Last Updated 21 Aug 2020

Alice’s Adventure in Wonderland: Transition From Childhood to Adulthood

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In Alice’s Adventure in Wonderland, we can see the Alice’s transition from childhood to adulthood through the means of magic in Wonderland. Alice is continuously challenged to search for her identity by every character she encounters. Her journey through the magical world of Wonderland serves as a setting of the adult world which Alice will face in her life beyond childhood. She is forced to look at the world for what it is really is and move past her childhood notions. 

For example, Alice asks herself  “Who in the world am I? Ah, that’s the great puzzle.” (Carroll 16) She is in a magical realm created by her in which she is continuously perplexed about her identity. Here, she is questioning herself whether she can consider herself as the same person after going through physical changes in size. She is always going to through changes, whether is it is growing up or shrinking in size. These changes signify the changes a child goes through puberty.

These physical conversions can be both frightening and terrifying as she has no control over these conversions. Similarly, when Alice grows again in the White Rabbit’s house she says to herself: “It was much pleasanter at home,' thought poor Alice, 'when one wasn't always growing larger and smaller, and being ordered about by mice and rabbits. I almost wish I hadn't gone down that rabbit-hole--and yet--and yet--it's rather curious, you know, this sort of life!” (Carroll 30).

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Alice feels extremely frustrated about her situation in wonderland. She is not used to being ordered around by rabbits and mice, which turns the structure of authority from humans to animals. Here, Carrol is trying to teach the readers how to deal with adversity in the adult life. Alice’s curiosity, here, refers to curiosity of a child about being an adult and having more responsibilities. Alice is facing the uncertainty of the adulthood and swift changes in identity which are interconnected to her life beyond the phase of childhood. Likewise, Alice’s anxiety about her identity is prompted by the Caterpillar in the following conversation:  “Who are you? said the Caterpillar. This was not an encouraging opening for a conversation.

Alice replied, rather shyly, 'I--I hardly know, sir, just at present-- at least I know who I was when I got up this morning, but I think I must have been changed several times since then.” (Carroll 37). It is evident from this conversation that Alice, again, is very perplexed about her identity. She tries to reason with herself through logical and illogical assertions that she knew who she was in the past but she doesn’t anymore as she is being continuously challenged in journey in wonderland.

She understands that she is not the same person as she was in past but, however is struggling to pinpoint the instances of growth and development. She even asks the Caterpillar if he felt anxious or scared of the fact that one day it will turn into a butterfly, which tells us that is that she frightened and confused about her transition from childhood to adulthood. Another example of Alice’s process of maturity and emotional growth can be seen by the following conversation she has with the Cheshire Cat: “Oh, you can't help that, said the Cat: 'we're all mad here. I'm mad. You're mad.' 'How do you know I'm mad?' said Alice.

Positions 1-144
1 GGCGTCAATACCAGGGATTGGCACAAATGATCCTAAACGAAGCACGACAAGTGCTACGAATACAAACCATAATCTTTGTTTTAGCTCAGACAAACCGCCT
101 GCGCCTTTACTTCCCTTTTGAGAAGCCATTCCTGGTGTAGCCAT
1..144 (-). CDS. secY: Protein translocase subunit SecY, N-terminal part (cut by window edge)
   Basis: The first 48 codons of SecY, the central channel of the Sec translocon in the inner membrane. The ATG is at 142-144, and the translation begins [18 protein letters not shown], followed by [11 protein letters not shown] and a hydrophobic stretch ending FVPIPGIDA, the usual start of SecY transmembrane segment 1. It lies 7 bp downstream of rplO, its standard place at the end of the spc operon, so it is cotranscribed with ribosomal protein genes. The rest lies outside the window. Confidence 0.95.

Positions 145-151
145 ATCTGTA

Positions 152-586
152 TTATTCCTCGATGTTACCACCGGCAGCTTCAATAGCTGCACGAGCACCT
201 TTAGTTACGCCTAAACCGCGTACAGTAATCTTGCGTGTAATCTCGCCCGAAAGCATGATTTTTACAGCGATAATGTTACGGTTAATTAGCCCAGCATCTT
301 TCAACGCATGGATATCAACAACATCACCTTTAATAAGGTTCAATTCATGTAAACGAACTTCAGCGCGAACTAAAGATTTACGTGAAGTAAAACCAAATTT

'You must be,' said the Cat, 'or you wouldn't have come here.” (Carroll 53). The Cheshire Cat comes to conclusion that Alice is mad since all the habitants of Wonderland are mad and Alice is currently in Wonderland. Once again, Alice’s recalls her failed attempts to find her identity. However, the Cheshire Cat places an emphasis on the environment and setting that Alice is in.

Carroll is telling us that your identity is defined by what and who surrounds you, it is not something that a someone can find internally. Subsequently When the Cat says that everyone is mad in wonderland, she refers to the insanity and madness of the adult world which Alice is facing and will have to face in the future. Alice might expect the adult world to be based on fixed rules and to be well-organized but in reality it is full of chaos and highly unbalanced. 

In the end, when the Queen ask Alice head to be cut off, Alice replies “Who cares for you?' said Alice, (she had grown to her full size by this time.) 'You're nothing but a pack of cards!” (Carroll 103), this marks the completion of Alice’s maturity and her transition from childhood to adulthood.

She grows larger as the as the court proceeds, not by eating or drinking anything but because of her own confidence and maturity. Alice’s confidence leads to the defiance of the Queen whereas in the past she would take these issues with a lot of thought. As the cards where flying towards her, she wakes up from her dream which shows that her transition from childhood to adulthood has an come to an end and now, she is free to leave Wonderland after reaching the point of maturity. Carroll indicates that Alice’s dream served as a process of maturation and personal development via the magical world of Wonderland.

 

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Alice’s Adventure in Wonderland: Transition From Childhood to Adulthood. (2020, Aug 21). Retrieved from https://phdessay.com/alices-adventure-in-wonderland-transition-from-childhood-to-adulthood/

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